In parallel with broader tech industry trends, it is clear that financial services evolved from web-first to mobile-first and will now embrace API-first strategies. Yet, this journey is not without its challenges. The industry must continue to consider protection
for consumers: both payment protection (ensuring resolution if something goes wrong when executing a payment) and purchase protection (insurance against the failings of a product or merchant). I don’t believe purchase protection should be part of A2A payments,
and regulation already mandates payment protection. However, a key challenge is educating consumers about this, as well as the need for a common dispute management mechanism. While A2A payments are more secure than legacy online payments and cards, the industry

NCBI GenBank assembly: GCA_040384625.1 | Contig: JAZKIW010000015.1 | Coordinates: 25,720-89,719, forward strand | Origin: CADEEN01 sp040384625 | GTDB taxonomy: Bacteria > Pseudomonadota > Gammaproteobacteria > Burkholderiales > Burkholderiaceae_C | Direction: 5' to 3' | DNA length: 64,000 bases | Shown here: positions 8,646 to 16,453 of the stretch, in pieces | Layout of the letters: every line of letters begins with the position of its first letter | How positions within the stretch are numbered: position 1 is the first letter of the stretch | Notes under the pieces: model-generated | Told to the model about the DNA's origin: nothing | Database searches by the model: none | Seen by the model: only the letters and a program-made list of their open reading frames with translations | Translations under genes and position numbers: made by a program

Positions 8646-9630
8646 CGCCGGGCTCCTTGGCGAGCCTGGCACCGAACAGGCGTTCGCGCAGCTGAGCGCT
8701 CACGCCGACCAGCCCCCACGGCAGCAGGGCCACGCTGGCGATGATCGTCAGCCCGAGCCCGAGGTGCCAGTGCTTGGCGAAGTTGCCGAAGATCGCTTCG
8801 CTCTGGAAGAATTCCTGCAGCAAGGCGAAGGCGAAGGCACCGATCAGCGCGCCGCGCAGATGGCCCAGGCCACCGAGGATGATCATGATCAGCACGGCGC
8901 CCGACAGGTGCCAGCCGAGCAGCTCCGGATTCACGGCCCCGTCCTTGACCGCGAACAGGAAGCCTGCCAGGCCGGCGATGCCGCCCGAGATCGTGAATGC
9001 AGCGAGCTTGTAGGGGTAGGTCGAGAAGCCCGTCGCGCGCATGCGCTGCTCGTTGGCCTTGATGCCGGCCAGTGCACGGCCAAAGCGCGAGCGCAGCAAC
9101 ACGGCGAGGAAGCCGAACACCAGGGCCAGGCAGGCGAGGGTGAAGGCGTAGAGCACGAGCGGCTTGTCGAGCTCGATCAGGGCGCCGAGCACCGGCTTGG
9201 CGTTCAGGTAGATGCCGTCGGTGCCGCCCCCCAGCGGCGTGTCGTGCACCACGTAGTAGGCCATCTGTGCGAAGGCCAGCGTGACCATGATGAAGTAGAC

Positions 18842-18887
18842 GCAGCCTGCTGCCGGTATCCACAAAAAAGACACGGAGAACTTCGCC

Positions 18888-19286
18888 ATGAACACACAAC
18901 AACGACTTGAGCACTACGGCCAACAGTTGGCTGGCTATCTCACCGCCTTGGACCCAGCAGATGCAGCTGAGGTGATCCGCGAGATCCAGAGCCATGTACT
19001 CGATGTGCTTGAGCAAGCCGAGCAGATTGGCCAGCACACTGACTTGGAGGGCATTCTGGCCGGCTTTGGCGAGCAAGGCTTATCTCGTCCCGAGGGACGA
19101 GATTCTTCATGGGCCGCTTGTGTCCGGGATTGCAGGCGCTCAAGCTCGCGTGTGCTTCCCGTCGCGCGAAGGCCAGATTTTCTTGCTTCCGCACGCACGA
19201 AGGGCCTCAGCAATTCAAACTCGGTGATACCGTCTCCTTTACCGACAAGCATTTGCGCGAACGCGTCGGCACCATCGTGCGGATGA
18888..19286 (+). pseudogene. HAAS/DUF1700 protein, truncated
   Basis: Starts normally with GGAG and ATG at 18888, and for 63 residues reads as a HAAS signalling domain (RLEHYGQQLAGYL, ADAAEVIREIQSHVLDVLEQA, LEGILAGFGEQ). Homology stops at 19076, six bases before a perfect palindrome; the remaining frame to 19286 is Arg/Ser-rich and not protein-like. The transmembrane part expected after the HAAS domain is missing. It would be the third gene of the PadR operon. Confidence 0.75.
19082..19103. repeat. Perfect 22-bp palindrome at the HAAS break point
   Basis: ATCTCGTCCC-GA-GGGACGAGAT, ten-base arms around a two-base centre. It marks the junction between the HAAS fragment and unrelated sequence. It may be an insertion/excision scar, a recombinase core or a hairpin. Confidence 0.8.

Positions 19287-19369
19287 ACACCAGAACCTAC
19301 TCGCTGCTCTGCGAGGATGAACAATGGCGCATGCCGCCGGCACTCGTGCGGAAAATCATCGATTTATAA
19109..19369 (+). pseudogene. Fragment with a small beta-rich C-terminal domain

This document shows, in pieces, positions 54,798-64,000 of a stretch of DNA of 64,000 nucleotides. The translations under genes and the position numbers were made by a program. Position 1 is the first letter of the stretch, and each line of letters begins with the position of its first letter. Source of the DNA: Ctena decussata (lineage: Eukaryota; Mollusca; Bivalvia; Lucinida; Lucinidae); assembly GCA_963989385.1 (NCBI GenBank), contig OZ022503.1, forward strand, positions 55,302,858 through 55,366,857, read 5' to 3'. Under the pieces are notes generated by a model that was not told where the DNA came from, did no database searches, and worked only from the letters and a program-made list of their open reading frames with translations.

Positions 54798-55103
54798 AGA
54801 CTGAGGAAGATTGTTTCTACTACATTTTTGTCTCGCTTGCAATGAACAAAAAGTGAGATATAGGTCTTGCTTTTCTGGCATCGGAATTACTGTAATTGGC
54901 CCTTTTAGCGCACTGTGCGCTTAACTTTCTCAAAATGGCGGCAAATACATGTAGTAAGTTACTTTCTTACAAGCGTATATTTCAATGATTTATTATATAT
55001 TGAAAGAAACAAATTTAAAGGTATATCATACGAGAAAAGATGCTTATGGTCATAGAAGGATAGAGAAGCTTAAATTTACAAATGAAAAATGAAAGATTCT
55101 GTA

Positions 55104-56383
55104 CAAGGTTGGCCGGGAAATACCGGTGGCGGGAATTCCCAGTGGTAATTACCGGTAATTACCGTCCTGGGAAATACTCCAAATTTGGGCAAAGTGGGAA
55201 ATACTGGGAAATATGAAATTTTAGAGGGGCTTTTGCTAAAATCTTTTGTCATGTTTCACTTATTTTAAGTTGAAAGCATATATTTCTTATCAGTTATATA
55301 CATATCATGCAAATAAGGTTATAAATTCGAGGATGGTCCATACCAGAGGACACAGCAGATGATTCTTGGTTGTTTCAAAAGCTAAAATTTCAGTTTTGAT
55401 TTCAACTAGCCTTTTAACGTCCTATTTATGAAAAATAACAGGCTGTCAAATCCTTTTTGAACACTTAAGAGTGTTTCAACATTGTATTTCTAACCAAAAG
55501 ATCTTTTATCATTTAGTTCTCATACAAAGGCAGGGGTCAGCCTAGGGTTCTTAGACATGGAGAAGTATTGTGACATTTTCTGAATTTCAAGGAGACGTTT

must also go further with fraud protection. Open banking can open up another avenue for authorised push payments fraud when online banking credentials are already compromised. We need to make consumers aware of new beneficiaries, and of all of their transactions,
in real-time. TSPs and TPPs also need to step up and invest in fraud tools to help police this new ecosystem.
In Europe, there is also a need to negotiate the hurdles put up by a fragmented Open Banking ecosystem (lack of harmonisation in pan-European Open Banking API standards, bank processes and predictability are but a few). The good news is: solutions are within
reach. Industry and regulatory pressure can get us all over the line together. For example, European regulators can encourage and enforce banks to continue to raise the bar on stability and reliability. At the same time, industry bodies can apply pressure